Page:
• Aon Corporation v. Guy Carpenter & Company (S.D.N.Y.)
    Represented Aon Corporation, one of the world’s largest insurance and financial services companies, in a declaratory judgment action relating to a patent owned by its direct competitor, Guy Carpenter. The technology at issue concerned software that utilizes weather and catastrophe data to intelligently assess insurance risk in a target geographic area. After significant document and deposition discovery, we filed a motion for leave to amend Aon's pleading to add detailed inequitable conduct counterclaims, alleging that Guy Carpenter committed fraud on the patent office. The case then promptly settled on favorable terms, significantly in advance of trial.
  • Unwired Planet v. Blackberry (ITC and D. Del.)
    Represented BlackBerry in patent litigation regarding mobile internet technology. Unwired Planet initiated proceedings in the International Trade Commission against Blackberry. Unwired Planet ultimately withdrew its complaint on the eve of trial after the ITC issued a claim construction order under which Unwired Planet admitted there was no infringement. In subsequent proceedings in the District of Delaware, the district court entered the identical claim construction, and Unwired Planet stipulated to non-infringement. The Federal Circuit thereafter affirmed on appeal.
  • Idenix Pharmaceuticals v. Gilead Sciences (UK High Court of Justice)
    Assisted Gilead in defending against a challenge to the priority date of Gilead's patents relating to hepatitis C medications. Competitor Idenix Pharmaceuticals challenged the priority date of Gilead's patents in the UK on the ground that the patent family allegedly had a defective chain of title stemming from the family's parent application filed in the US. Following a bench trial in the UK High Court of Justice, the Court ruled in favor of Gilead and found that Gilead's patent family was entitled to the claimed priority date.
  • Charge Lion v. Skyworks Solutions (E.D. Tex.)
    Represented Skyworks in a lawsuit brought by Charge Lion alleging infringement of a patent relating to battery charger technology. Charge Lion brought the lawsuit in the Eastern District of Texas. We filed an early motion to transfer venue to the Northern District of California. The dispute was then favorably resolved before the Court ruled on our transfer motion.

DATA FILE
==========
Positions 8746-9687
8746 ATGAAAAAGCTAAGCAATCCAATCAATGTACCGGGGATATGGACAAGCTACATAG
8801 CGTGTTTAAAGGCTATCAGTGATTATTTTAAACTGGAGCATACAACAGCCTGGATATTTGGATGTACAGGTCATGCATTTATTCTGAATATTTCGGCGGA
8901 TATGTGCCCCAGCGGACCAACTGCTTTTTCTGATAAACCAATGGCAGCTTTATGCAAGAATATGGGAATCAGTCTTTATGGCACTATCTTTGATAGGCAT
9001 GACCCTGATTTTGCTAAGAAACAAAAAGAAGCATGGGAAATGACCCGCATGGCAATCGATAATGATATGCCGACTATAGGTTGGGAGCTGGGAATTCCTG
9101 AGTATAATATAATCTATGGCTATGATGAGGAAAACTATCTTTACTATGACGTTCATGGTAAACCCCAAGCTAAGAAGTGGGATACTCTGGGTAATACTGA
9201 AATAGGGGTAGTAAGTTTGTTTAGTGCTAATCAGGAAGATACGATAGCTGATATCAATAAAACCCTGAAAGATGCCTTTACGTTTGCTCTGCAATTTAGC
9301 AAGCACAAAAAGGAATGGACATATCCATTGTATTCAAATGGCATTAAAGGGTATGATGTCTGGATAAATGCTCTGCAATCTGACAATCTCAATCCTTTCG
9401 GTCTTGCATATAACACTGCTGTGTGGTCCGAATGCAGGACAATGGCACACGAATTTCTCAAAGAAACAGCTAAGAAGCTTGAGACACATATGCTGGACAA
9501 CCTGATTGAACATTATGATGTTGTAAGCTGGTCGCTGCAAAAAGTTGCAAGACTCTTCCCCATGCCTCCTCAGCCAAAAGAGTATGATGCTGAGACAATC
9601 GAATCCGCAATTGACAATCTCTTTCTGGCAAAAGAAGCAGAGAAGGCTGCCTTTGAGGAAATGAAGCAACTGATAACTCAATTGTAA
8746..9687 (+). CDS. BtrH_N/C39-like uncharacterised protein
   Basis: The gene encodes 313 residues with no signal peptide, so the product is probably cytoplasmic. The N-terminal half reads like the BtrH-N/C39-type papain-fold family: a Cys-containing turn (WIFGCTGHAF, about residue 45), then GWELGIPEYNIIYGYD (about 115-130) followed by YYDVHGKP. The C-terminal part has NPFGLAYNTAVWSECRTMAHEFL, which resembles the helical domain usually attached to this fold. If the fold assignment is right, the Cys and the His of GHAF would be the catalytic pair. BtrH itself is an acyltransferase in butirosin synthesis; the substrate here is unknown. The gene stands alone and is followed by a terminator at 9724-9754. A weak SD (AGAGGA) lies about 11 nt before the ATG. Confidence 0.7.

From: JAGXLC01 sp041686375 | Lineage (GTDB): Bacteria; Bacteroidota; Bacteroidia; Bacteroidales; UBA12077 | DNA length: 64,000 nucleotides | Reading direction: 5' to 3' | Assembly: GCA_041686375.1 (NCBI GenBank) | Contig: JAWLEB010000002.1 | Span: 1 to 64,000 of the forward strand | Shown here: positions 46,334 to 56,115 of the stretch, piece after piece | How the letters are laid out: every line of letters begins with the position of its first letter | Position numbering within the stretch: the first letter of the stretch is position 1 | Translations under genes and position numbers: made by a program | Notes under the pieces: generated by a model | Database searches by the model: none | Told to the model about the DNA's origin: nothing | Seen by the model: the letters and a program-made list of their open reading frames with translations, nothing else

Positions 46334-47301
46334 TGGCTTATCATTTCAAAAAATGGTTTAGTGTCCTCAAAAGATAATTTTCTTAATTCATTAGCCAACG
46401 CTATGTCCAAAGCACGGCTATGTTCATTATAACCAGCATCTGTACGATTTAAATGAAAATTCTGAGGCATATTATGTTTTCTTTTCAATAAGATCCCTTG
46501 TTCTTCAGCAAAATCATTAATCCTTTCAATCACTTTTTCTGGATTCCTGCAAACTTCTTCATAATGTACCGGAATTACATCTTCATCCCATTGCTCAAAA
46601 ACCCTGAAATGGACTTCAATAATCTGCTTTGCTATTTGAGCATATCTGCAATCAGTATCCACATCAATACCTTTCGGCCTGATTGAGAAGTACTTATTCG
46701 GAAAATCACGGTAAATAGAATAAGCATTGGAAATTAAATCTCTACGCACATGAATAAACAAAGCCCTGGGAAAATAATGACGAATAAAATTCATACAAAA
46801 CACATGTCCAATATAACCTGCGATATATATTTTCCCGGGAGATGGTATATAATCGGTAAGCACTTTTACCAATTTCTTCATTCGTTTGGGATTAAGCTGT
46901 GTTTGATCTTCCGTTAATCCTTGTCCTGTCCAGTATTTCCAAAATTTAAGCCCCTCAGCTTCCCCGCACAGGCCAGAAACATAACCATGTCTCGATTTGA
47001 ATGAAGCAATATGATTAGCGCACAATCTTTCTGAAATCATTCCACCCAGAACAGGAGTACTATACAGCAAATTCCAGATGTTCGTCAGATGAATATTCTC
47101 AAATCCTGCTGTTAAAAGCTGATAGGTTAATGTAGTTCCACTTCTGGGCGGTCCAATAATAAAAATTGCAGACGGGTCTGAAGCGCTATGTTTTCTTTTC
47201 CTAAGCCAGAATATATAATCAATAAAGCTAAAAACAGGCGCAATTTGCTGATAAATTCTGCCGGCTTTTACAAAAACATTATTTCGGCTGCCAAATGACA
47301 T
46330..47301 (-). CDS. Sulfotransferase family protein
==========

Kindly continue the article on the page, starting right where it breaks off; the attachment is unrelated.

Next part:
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Publications

  • Concurrent Proceedings & Preliminary Relief During a Patent Scrum: Hidden Dangers and Opportunities, AIPLA (January 18, 2017)
  • The Myriad Reasons to Hit "Reset" on Patent-Eligibility Jurisprudence, 47 Loyola L.A. L. Rev. 117 (May 22, 2014) (View Article)
  • Senate Gridlock Causes En Banc Uncertainty, The Recorder (July 15, 2013)
  • Contributor: A Bit of a Muddle on Abstract-Idea Patents, The National Law Journal (Sept. 9, 2013) 
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Seminars & Speaking Engagements

  • Client Relations in Litigation, Berkeley Law School (March 23, 2017)
  • IP Litigation in the Trenches: Experiences from Two Patent Litigation Associates, Berkeley Law School (August 23, 2015)
  • Oh Diehr, Was Myriad Just a Flook? The State of Patent-Eligible Subject Matter, Stanford Law School (October 21, 2014)
  • Mr. Abernethy guest lectured for the course "Law 525: Patent Intensive" at the UCLA School of Law (September 2014)
  • Divided / Joint Infringement after Limelight Networks v. Akamai Techs., Irell & Manella MCLE Presentation (June 25, 2014)
  • Patent-Eligible Subject Matter: Something More than Just a Phenomenon, Orange County Bar Association (April 21, 2014)
  • Overview of a Patent Case, Irell & Manella Patent Nuts & Bolts Program (January 11, 2013) 
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Bar & Court Admissions

  • California
  • U.S. Court of Appeals, Federal Circuit
  • U.S. District Court, Central District of California